US troops readying for Ukraine deployment, Kiev asks for lethal aid

BEGÜM TUNAKAN
ISTANBUL
Published
Ukraine has been dragged into bloody clashes that have killed thousands of people so far.
Ukraine has been dragged into bloody clashes that have killed thousands of people so far.

The U.S. will send around 300 troops to train Ukrainian forces in the country's western region, while the Kiev government is asking for lethal aid to fight Moscow-backed separatists in eastern Ukraine

With the Obama administration still hesitant to supply defensive weapons to Ukraine, U.S. military personnel have reportedly began to hold joint exercises with Ukraine's military as of today at the International Peacekeeping and Security Centre (IPSC) in Yavorov, in western Ukraine's Lviv region. The U.S. military assistance and training will last for an eight-month period, ending on October 31. Some 300 troops, together with a handful of U.K. forces are expected to begin training Ukrainian forces in western Ukraine in order to stave off further Russian-backed incursions into Ukraine's sovereign territory.

In addition to the increase in U.S non-lethal military assistance to Ukraine, Kiev signed a deal on the supply of drones and electronic warfare with France's Thales Group, during Ukrainian President Petro Poroshenko's visit to the IDEX-2015 exhibition this week in Abu Dhabi. "We have concluded contracts worth hundreds of millions of dollars on exports and imports [of weapons]," the first deputy chief of Ukraine's National Security and Defense Council, Oleg Gladkovsky said, while expecting to receive more military aid from abroad. In addition, Canada and the U.K. also pushed for U.S. military aid in order to stop separatists advancing in eastern Ukraine.

The U.S. Congress prepared the Ukraine Freedom Support Act of 2014, aimed at imposing sanctions against Russia and supplying weapons to Kiev. In mid-December, U.S. President Barack Obama signed the controversial bill, but mentioned that the U.S. administration would not yet take advantage of the new legislation.

The bill covers further economic sanctions against Russia and the delivery of up to $350 million worth of U.S. military hardware, including anti-tank weapons, ammunition and troop-operated surveillance drones to Ukraine. These sanctions would be expected to hit the defense and energy sectors of the Russian Federation. Russian producers, transferors, or brokers of defense articles would also be hit by the sanctions. However, U.S. authorities expressed concern over these sanctions, which would possibly conflict with the national security interest of the country.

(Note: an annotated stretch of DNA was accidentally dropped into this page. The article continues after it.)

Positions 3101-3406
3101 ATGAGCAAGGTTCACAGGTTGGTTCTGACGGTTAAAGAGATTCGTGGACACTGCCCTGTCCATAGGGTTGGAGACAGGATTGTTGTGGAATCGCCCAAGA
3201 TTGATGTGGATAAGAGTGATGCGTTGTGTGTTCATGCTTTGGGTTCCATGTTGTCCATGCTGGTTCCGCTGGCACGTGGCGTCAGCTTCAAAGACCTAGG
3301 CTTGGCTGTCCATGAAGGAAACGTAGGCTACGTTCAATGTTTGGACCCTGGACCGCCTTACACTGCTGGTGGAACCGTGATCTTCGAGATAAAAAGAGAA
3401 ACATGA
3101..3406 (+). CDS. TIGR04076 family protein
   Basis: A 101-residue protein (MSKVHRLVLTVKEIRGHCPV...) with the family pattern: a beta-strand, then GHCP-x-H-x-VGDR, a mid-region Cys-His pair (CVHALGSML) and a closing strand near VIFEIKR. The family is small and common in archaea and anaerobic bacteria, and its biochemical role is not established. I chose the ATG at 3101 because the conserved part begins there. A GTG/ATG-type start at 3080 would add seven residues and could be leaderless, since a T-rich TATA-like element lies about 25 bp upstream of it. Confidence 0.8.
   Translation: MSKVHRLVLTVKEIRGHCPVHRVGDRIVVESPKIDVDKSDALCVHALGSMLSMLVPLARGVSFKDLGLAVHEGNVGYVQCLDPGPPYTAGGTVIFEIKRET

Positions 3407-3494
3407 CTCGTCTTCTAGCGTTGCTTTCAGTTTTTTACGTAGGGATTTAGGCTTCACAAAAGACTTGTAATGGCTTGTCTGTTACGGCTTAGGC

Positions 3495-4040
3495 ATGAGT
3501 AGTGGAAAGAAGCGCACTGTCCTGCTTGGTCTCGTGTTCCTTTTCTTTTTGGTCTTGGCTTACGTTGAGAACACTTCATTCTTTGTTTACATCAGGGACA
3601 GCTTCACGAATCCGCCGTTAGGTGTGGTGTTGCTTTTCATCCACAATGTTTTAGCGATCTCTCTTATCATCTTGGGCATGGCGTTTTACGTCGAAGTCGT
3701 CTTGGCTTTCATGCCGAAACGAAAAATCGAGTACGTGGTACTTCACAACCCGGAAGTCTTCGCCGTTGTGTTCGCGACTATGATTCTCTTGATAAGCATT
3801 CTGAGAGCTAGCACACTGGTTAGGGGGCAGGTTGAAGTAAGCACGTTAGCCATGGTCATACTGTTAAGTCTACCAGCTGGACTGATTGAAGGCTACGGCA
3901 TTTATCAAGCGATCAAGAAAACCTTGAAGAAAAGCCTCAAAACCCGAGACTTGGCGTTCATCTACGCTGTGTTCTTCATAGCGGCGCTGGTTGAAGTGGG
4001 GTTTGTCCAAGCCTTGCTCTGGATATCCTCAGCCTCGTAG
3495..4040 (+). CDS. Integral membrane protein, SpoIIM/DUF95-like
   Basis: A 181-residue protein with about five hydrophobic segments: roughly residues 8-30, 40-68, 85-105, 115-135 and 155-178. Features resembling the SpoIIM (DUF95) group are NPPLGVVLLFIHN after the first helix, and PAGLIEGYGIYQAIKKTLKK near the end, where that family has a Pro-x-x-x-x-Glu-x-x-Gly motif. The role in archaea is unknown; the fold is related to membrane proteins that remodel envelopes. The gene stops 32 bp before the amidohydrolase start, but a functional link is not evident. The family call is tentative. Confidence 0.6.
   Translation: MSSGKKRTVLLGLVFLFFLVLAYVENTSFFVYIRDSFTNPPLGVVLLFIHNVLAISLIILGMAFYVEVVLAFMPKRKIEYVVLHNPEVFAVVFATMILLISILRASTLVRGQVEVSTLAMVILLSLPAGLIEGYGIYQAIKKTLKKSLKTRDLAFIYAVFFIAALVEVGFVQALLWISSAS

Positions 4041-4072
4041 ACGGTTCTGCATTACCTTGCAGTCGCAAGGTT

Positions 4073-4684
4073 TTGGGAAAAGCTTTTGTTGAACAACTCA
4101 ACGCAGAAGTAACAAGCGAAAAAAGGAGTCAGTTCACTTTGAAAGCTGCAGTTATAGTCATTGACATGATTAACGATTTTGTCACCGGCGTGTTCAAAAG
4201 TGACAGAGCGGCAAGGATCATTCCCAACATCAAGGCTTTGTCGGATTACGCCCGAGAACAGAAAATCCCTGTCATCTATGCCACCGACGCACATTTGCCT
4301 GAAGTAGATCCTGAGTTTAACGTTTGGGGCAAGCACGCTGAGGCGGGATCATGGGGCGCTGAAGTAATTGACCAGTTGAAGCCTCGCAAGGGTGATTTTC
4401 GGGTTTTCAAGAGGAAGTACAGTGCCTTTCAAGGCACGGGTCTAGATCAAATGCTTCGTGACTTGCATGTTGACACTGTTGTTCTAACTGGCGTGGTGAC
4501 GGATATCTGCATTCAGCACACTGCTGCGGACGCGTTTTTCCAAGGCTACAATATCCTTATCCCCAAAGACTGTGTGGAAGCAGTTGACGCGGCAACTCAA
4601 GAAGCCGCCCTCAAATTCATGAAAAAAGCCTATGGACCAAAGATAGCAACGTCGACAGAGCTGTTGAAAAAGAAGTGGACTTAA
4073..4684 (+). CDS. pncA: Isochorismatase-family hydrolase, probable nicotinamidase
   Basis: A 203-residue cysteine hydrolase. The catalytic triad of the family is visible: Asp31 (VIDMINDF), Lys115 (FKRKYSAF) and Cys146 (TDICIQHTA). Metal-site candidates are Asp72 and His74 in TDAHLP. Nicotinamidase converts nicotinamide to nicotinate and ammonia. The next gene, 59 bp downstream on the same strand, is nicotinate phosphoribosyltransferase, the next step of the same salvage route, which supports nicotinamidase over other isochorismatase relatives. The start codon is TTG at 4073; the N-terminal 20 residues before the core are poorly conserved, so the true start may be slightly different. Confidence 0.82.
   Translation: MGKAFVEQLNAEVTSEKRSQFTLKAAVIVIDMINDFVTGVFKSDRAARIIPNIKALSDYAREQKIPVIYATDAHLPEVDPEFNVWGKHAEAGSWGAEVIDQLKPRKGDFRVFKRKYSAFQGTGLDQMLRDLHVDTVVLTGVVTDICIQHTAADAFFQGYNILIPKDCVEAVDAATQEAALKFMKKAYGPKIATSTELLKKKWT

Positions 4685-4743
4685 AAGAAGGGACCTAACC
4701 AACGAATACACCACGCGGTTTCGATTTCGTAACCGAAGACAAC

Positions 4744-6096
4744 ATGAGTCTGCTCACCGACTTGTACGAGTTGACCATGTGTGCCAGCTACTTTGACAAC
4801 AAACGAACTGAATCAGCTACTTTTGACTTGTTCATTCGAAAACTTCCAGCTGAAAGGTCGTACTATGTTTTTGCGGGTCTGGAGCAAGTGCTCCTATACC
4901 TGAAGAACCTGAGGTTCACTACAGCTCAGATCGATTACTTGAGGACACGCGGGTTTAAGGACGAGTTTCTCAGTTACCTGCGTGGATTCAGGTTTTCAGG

According to a survey conducted between February 18 and February 22, there is increased public support for the proposed U.S. military aid to Ukraine. However, the majority opposes the bill rather than being in favor of the U.S. sending lethal weaponry to Kiev for the fight against Russia-backed separatists in eastern Ukraine. According to the figures released by the Pew Research Center, since April 2014, the number of people who oppose U.S. military aid to Ukraine has decreased, with 53 percent opposing the bill in February 2015. The ratio was much higher in April 2014, with 62 percent opposing the bill.

The survey continues to show increased support for additional economic and diplomatic sanctions against Russia. The majority of the U.S. public that took part in the national survey favors the U.S. increasing sanctions on Russia, while 34 percent are opposed.

Another finding is that Republicans are more likely than Democrats to support the U.S. training of Ukrainian troops and sending arms and military supplies to the Ukrainian military. The survey shows that 51 percent of Republicans support the U.S. sending arms to the Ukrainian government, while 45 percent are opposed. By contrast, 55 percent of Democrats oppose the U.S. arming Ukraine, while 40 percent are in favor.

As the heavy clashes continue unabated in eastern Ukraine, more than 5,358 people have been reportedly killed and 12,235 injured, according to U.N. figures. The shaky February 12 cease-fire agreement is generally holding firm in violence-stricken eastern Ukraine. However, breaches of the renewed Minsk accords have been widely reported, demonstrating that the months-long crisis in Ukraine's east has yet to be resolved, despite a series of mediating talks and peace efforts.

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